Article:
Peer-to-peer lending is becoming a misnomer.

Founded on the notion that any old Joe could lend a small sum of money to Bob or Jane for a nice return, websites operated by companies like Prosper Marketplace Inc. and Lending Club Corp. are evolving into tools for more sophisticated, deep-pocketed investors.

A growing number of institutional investors, including asset managers, pension funds and hedge funds, are providing financing for individual borrowers alongside the consumers the platform was built for.

Having more institutional investors on board will enable the companies to fund more loans and help drive growth for Prosper and Lending Club — but they may need to think of a new label for their service.

"You can't have peer-to-peer lending if one of those peers is an institution," Christine Pratt, a senior analyst at Aite Group LLC, said.

Still, that should not diminish the companies' relevance, analysts said.

"If it makes the … marketplace more vibrant because there's more money, more borrowers [and] greater balance, that's not a bad thing," Mark Schwanhausser, a senior analyst at Javelin Strategy and Research, said. "This is an alternative marketplace regardless of where the money is coming from. If it's I-to-P instead of P-to-P what's the difference?"

The story, or pitch, that peer-to-peer lending sites first used when they emerged a few years ago was that they were a place where individuals could borrow from other individuals — strangers, family or friends — in a formalized way.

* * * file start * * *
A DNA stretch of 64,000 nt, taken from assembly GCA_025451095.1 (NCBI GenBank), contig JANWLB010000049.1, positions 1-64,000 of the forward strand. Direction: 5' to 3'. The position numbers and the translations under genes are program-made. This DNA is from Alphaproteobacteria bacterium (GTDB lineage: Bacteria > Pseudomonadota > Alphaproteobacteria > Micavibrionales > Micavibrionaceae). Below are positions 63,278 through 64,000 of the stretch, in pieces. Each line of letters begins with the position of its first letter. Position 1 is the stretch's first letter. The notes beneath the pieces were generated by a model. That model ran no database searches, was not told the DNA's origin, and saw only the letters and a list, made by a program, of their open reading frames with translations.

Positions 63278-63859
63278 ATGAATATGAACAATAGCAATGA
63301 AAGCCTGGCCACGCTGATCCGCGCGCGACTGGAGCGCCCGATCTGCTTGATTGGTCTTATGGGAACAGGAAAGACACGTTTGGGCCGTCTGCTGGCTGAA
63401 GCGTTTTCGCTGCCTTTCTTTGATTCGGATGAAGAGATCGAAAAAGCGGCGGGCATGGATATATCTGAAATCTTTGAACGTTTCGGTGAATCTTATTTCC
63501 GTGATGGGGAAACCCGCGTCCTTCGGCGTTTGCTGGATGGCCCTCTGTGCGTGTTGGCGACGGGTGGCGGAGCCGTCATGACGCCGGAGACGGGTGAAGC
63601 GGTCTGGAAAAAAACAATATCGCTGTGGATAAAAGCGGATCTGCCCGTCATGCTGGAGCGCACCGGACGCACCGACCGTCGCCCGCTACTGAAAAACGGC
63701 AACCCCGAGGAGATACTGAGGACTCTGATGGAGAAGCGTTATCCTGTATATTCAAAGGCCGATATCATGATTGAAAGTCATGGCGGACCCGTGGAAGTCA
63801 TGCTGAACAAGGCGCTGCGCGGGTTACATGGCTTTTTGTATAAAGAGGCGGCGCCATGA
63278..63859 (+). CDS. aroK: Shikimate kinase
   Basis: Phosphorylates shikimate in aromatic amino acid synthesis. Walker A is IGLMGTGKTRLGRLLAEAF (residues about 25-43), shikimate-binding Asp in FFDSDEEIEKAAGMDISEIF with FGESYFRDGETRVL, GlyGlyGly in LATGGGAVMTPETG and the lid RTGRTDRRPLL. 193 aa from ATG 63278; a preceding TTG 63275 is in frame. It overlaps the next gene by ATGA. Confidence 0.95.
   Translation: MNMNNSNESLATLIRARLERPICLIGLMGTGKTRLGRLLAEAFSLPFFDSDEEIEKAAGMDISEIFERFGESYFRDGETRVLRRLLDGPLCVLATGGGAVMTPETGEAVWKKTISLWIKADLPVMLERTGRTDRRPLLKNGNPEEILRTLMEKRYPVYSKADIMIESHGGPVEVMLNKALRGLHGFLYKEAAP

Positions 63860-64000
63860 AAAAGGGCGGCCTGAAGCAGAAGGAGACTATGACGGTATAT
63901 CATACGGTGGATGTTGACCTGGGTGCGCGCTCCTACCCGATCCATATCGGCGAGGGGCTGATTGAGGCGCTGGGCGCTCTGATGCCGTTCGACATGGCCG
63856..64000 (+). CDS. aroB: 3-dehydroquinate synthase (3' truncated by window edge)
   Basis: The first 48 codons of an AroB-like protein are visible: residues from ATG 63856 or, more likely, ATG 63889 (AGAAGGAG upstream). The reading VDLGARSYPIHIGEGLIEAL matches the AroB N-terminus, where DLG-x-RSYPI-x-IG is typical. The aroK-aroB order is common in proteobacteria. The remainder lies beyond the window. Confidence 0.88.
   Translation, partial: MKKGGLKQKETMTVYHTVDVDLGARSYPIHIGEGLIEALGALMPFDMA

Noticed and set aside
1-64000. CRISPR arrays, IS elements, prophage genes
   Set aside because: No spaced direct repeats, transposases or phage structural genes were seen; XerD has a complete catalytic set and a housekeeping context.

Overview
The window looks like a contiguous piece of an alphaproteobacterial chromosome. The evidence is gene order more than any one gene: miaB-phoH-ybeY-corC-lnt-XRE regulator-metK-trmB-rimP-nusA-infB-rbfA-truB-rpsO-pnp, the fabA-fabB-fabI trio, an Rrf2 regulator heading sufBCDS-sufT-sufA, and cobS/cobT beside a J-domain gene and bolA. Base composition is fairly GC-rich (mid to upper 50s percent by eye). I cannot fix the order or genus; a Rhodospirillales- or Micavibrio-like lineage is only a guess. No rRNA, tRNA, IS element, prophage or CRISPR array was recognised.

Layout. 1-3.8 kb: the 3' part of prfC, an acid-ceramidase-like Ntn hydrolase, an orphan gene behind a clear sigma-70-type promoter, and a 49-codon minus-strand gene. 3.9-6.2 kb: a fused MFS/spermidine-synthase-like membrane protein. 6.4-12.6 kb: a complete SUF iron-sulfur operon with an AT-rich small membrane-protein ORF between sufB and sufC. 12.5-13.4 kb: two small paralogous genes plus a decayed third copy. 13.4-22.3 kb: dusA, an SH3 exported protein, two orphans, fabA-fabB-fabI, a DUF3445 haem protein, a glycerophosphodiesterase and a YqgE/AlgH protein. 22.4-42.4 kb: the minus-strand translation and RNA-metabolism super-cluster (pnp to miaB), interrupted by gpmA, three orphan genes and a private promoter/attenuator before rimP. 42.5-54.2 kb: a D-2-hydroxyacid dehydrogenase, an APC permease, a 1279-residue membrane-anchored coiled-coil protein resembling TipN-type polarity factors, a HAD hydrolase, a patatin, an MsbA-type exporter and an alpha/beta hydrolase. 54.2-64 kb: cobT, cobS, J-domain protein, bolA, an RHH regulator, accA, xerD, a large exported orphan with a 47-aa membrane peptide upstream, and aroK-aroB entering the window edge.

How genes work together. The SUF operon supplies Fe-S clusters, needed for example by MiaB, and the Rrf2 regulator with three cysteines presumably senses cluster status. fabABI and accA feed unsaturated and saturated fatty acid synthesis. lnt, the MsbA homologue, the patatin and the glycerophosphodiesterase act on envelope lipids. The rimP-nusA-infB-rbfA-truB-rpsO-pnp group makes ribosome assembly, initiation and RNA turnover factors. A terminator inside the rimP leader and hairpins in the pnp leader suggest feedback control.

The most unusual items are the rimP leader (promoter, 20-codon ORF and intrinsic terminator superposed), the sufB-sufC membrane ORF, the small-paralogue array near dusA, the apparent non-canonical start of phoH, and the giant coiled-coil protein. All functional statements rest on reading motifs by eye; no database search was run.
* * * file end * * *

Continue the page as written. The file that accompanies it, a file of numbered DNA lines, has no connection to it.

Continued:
Bringing more institutional investors into the mix changes the dynamics of the system, said Philip Philliou, a partner with the consulting firm Philliou Selwanes Partners LLC in New York. Some of the novelty of peer-to-peer lending is lost, he said.

There is also some question whether institutional investors will want to participate.

"As a practical matter, I have to believe an institutional investor … for this to be worthwhile, they need to be looking at making hundreds of thousands of these investments," Philliou said.

Others see bringing institutional investors into the fold as part of the industry's natural progression.

"This is a way to bring in a steadier flow of money, a more reliable flow of money to fuel that marketplace," Schwanhausser said. "These are natural steps."

Prosper is being proactive in luring big-money investors to its site, evidenced by its hiring in mid-March of James Alexander, who has 15 years of institutional sales experience.

As executive vice president of investment sales for the San Francisco company, Alexander is tasked with expanding Prosper's roster of institutional investors, which includes registered investment advisers. Institutional investors contribute only about 5% of funding volume on the site.

Chris Larsen, co-founder and chief executive of Prosper, said he hopes to increase that percentage to as much as 40%.

"The key thing is you want to be able to operate if all institutions went away," he said during an interview in New York. "You want a diversified funding source."

Larsen was adamant that individual, retail investors will continue to make up the majority of investors on the site.